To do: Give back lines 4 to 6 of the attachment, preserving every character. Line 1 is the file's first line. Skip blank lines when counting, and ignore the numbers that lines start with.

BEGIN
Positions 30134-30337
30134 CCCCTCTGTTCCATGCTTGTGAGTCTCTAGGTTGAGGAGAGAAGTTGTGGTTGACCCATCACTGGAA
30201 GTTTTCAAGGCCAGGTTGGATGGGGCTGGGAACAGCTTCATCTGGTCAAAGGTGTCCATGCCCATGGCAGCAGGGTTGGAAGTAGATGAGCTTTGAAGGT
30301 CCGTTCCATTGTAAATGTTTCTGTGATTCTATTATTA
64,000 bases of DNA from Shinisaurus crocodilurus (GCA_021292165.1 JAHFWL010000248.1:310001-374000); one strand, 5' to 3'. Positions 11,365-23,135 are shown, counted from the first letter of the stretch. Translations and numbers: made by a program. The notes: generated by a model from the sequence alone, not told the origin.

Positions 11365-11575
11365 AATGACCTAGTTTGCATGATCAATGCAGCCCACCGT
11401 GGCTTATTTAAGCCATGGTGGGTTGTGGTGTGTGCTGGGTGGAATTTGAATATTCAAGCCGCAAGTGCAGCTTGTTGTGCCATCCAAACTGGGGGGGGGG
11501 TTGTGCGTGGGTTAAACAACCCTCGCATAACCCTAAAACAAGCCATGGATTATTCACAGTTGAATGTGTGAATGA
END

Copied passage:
30301 CCGTTCCATTGTAAATGTTTCTGTGATTCTATTATTA
64,000 bases of DNA from Shinisaurus crocodilurus (GCA_021292165.1 JAHFWL010000248.1:310001-374000); one strand, 5' to 3'. Positions 11,365-23,135 are shown, counted from the first letter of the stretch. Translations and numbers: made by a program. The notes: generated by a model from the sequence alone, not told the origin.

Positions 11365-11575